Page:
You often hear people referring to digital footage as being “4:4:4” or “4:2:0.” If you have no idea what they’re talking about, you’re not alone. In fact, many people who think they understand those terms actually don’t.
What we’re talking about here is called Chroma Subsampling, and there’s a LOT of confusion about this topic. Most of it stems from the fact that there have been two different approaches to chroma subsampling, and both of them are written out the same way: 4:x:x. However, as brevity is the soul of wit, I’m only going to cover the more modern and prevalent system.
Let’s start at the beginning. An electronic image is composed of little squares called pixels. Each pixel can have luminance – luma – which tells the pixel how bright or dark to be, and chrominance – chroma – which tells the pixel what color to be. If you don’t have any chroma data, your image will be grayscale – black and white. But if you don’t have any luma data, you won’t have any image at all.
Now, to have an reasonably good picture, every pixel needs to have its own luma data. But some clever engineers figured out a long time ago that every pixel does NOT need to have its own chroma data. You can save a lot of space by forcing chunks of pixels to share the same chroma sample – basically, to be the same color. And that process is called chroma subsampling.
Different flavors of chroma subsampling are written out using the format “J:a:b”
The first number “J” tells us how many pixels wide the the reference block for our sampling pattern is going to be.
Sometimes it’s eight or three, but usually it’s four pixels wide.
The second number tells us how many pixels in the top row get chroma samples, and the third number tells us how many pixels in the bottom row get chroma samples.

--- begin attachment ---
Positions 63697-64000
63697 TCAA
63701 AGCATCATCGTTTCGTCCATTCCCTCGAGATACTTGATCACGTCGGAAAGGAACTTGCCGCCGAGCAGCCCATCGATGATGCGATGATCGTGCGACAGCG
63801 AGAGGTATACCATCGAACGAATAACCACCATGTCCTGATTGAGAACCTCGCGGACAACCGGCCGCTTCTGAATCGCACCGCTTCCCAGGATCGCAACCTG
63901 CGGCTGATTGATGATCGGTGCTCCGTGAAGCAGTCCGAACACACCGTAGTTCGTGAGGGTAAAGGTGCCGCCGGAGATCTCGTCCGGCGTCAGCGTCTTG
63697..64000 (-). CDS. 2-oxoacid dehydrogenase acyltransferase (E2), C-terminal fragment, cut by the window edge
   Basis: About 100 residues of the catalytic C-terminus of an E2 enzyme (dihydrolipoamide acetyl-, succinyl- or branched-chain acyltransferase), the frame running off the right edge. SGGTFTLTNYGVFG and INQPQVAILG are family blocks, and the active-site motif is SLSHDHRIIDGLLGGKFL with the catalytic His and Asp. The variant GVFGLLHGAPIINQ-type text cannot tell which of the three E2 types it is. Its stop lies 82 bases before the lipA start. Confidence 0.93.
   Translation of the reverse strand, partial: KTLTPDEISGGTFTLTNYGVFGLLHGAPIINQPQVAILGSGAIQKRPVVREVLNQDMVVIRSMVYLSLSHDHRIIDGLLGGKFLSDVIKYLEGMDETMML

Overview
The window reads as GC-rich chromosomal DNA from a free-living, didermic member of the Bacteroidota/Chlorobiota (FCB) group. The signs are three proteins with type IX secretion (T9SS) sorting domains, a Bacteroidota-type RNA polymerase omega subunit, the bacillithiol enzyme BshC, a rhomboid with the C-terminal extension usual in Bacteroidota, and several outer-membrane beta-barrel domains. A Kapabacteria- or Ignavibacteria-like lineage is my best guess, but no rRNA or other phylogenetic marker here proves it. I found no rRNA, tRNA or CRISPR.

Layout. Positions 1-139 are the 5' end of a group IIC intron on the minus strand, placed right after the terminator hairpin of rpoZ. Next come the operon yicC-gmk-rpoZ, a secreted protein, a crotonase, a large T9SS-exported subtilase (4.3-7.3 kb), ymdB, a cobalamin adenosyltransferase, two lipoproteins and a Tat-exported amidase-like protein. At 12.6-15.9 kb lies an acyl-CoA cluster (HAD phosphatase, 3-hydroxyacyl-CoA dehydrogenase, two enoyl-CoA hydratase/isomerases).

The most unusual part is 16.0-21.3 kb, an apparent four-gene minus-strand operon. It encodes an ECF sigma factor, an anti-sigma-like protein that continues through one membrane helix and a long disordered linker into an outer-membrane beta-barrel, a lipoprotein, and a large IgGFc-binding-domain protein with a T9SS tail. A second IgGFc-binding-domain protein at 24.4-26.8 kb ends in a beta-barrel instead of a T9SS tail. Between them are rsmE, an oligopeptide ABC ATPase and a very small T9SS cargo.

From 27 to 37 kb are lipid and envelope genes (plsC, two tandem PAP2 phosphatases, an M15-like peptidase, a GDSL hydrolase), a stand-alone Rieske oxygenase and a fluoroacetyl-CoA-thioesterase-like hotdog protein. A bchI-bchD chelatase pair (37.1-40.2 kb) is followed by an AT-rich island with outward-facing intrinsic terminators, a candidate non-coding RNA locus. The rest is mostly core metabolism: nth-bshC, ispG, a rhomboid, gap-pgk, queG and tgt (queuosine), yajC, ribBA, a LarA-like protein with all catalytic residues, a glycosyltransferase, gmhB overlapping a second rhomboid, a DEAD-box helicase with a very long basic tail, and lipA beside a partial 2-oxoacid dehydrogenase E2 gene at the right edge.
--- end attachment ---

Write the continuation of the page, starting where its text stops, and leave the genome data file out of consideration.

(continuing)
As you can see here, if every pixel in the 4×2 grid gets a chroma sample, there’s actually no subsampling going on, and the scheme is 4:4:4. This is what’s used in high end HD cameras like the Panavision Genesis and Sony F35.
Now let’s take a look at 4:2:2. Every two pixels on the top row share a chroma sample, and every two pixels on the bottom row share a chroma sample. We’ve definitely lost a lot of detail, but we can still get an idea of the original image. This is the subsampling used in Panasonic cameras that record in DVCPRO HD, and Sony cameras that record in XDCAM HD422, as well as in editing codecs like Apple ProRes 422.
Now let’s take another step down and look at 4:2:0. Our “a” number is still 2, so every two pixels on the top row still share a chroma sample … But the “b” number is zero, which means that the pixels in the bottom row don’t get anything of their own. So, they have to share with whatever’s above them. You can see how much information is lost here. This is the subsampling used in DVCam, HDV, Apple Intermediate Codec, and most flavors of MPEG, including the ones generated by Canon DSLRs.
Looking at this diagram, you can see one of the main reasons why formats with heavy chroma subsampling give you blocky artifacts. What you’re seeing is actually chunks of pixels that are sharing chroma data and being forced to be the same color, to save space. And, of course, this isn’t even taking into account the other aspects of image compression, which can make this blockiness even worse.
This really becomes an issue when you talk about pulling a chromakey. Think about trying to pull the green pixels out of a shot of smoke, or wispy hair. It would be fairly easy if each pixel has its own chroma sample.
But it gets much harder when pixels are sharing samples, because the green pixels aren’t necessarily at the exact edge anymore. This is why you get those jagged lines around the edges of chromakeys with subsampled footage.
Of course, there are a lot of other factors that figure into the quality of an image, and chroma subsampling is only one of them. However, it’s one of the least straightforward to understand, so I hope this has been helpful.